- Governments pushing private sector to be more digital
- Indonesia aims to spark 1,000 startups by 2020 to boost economy
I SEE signs all around me that the pace at which life is going digital, is accelerating. The latest example is with Malaysia’s Employee Provident Fund (EPF), the equivalent to Singapore’s Central Provident Fund (CPF).
As with the CPF, the EPF has long provided the ability for employers to make their payments online, but I still notice how companies prefer to make payments by cheque, with the queue during monthly deadline submissions running to 100 people! (Er, don’t ask me how I know!)
But as of January 2016, the maximum payment one can make by cheque is only RM1,000 (a measly US$240 at current rates).
The EPF is now literally forcing companies to start paying online and is offering them tutorials at its offices. Who would have thought governments would be pushing the private sector to get online?
I asked an EPF officer about this and he said that while over 90% of employers have an ‘iAccount,’ many still like coming in to make payments. The EPF, however, wants to push them to do this online to free its staff to do more important tasks.
I spoke to one employer who just finished his tutorial on linking his bank account to make online EPF payments. He has been running his own business for 10 years and acknowledged that it was time to be more efficient in running his business and start paying his EPF dues online.
Interestingly, he added that he can now do without a part-time staffer who used to handle this task.
Just in that conversation, you see the beauty and the ‘ugliness’ of life going digital. I think there will be fewer jobs created in future, because technology is driving automation and digitisation.
Certainly, that is the point Singapore’s Dr Vivian Balakrishnan, Minister-in-charge of the Smart Nation programme and also Foreign Affairs Minister, was trying to stress when I heard him speak at a conference in Singapore in April.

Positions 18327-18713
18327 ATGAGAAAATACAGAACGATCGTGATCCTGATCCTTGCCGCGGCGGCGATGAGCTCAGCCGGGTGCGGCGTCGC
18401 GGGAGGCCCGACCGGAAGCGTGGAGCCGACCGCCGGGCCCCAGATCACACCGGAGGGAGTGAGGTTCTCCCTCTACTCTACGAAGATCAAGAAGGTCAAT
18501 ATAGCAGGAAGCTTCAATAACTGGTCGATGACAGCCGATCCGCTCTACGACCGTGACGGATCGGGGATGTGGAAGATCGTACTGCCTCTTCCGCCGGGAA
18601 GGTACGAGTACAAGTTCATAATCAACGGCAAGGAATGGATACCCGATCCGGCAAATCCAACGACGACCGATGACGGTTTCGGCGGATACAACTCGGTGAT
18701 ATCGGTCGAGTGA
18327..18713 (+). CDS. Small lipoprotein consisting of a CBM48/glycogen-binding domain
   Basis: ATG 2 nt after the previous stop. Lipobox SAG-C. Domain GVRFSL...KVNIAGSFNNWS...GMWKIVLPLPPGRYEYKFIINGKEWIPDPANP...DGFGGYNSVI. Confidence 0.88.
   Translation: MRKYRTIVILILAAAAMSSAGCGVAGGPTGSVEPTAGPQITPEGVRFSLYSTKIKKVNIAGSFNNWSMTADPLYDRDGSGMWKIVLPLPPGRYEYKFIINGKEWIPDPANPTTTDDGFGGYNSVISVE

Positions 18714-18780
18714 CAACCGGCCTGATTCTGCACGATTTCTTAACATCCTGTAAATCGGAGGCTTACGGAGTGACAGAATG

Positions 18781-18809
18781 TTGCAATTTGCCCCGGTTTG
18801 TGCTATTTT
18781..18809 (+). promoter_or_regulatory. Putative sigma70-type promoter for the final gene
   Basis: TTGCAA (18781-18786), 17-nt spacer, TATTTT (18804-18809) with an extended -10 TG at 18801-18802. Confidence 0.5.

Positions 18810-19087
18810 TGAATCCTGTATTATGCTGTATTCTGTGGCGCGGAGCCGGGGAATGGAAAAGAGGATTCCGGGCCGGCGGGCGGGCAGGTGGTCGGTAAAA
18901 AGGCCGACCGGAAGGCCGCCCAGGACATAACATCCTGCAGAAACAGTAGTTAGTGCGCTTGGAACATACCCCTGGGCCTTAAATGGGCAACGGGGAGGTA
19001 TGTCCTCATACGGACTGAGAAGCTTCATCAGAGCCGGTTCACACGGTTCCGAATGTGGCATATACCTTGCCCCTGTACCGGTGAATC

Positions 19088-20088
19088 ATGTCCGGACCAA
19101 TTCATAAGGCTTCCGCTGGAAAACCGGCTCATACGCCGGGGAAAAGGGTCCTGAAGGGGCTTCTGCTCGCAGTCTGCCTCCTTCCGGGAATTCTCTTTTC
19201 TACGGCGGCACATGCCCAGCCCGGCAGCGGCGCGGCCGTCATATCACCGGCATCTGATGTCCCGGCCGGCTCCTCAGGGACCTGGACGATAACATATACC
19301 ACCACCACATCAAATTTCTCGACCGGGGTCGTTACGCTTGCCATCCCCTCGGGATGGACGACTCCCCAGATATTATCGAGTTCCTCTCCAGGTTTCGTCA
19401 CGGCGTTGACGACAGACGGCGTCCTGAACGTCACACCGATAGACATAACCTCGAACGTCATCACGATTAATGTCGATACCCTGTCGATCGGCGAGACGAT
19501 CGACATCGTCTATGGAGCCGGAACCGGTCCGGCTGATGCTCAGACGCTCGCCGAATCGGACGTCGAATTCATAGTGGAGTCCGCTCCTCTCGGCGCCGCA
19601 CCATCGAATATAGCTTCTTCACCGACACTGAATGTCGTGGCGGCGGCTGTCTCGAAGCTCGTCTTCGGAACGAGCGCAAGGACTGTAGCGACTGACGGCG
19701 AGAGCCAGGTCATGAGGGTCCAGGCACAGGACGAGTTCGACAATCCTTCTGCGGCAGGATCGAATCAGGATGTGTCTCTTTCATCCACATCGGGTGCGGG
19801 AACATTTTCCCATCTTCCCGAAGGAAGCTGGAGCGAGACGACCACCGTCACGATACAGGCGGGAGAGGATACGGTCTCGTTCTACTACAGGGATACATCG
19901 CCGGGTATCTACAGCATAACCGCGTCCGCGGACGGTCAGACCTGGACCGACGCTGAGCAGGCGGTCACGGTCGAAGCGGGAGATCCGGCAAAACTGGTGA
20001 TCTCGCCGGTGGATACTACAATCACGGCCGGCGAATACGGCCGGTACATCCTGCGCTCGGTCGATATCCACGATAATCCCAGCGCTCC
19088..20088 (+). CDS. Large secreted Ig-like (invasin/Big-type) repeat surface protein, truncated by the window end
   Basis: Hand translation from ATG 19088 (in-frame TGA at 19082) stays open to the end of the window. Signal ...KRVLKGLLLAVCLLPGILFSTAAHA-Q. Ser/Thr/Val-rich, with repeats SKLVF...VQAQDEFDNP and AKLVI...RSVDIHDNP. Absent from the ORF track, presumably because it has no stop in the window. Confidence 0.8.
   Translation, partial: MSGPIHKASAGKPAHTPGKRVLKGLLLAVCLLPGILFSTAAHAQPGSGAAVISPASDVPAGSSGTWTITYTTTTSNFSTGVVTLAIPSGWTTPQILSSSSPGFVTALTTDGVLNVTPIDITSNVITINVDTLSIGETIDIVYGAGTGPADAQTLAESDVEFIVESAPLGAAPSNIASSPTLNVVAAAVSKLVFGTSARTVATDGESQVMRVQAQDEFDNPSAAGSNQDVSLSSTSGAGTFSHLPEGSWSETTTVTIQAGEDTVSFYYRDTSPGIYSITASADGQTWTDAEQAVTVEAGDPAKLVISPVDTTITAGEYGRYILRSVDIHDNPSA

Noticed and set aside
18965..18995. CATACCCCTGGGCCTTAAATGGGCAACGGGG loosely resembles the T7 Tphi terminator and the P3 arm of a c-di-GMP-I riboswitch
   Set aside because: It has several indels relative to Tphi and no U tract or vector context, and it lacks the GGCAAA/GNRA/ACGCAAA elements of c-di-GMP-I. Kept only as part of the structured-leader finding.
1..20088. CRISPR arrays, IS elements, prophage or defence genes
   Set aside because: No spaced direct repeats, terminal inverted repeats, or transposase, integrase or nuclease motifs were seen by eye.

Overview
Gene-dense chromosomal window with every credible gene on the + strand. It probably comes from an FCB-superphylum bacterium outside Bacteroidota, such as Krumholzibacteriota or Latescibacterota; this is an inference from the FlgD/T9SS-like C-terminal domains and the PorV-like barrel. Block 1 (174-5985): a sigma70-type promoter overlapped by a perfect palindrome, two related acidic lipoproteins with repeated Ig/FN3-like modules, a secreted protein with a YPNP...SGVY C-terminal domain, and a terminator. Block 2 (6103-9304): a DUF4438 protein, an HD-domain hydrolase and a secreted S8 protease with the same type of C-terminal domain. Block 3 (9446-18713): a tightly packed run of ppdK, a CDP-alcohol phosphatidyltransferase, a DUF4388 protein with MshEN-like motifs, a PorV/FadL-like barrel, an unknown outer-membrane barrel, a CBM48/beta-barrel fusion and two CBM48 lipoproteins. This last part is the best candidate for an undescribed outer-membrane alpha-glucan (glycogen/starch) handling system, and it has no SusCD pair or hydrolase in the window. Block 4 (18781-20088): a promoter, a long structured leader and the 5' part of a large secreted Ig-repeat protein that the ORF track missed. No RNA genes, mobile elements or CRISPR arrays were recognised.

To prepare for this, every student on the planet must acquire the right skills set, be it coding or knowing how to use various digital tools.
This is not an option anymore. It is a matter of survival.
Now I can’t code and used to drive my poor lecturer crazy back in 1988 when I took a one-credit-hour class in C language – but we all know, especially you DNA readers, how important having even basic coding skills are going to be in life.
And that is why I insist my kids learn coding – and they are doing so, on their own. For those of you who are parents, we have huge leverage over them. Just tie their hours of playing Minecraft to them learning coding.
There are so many resources online that there is no excuse for any parent as to why their kids are not learning coding.
And if anyone thinks coding and picking up digital skills is not an economic lever, just look at Indonesia’s ambition to help spark 1,000 startups by 2020, and look at how Malaysia’s Multimedia Development Corporation (MDeC) is moving a digital entrepreneurship pilot called eUsahawan to a national rollout, hoping to infuse digital skills into 200,000 students and micro-entrepreneurs by 2020.
The future is digital. Make sure every student you know is equipped.
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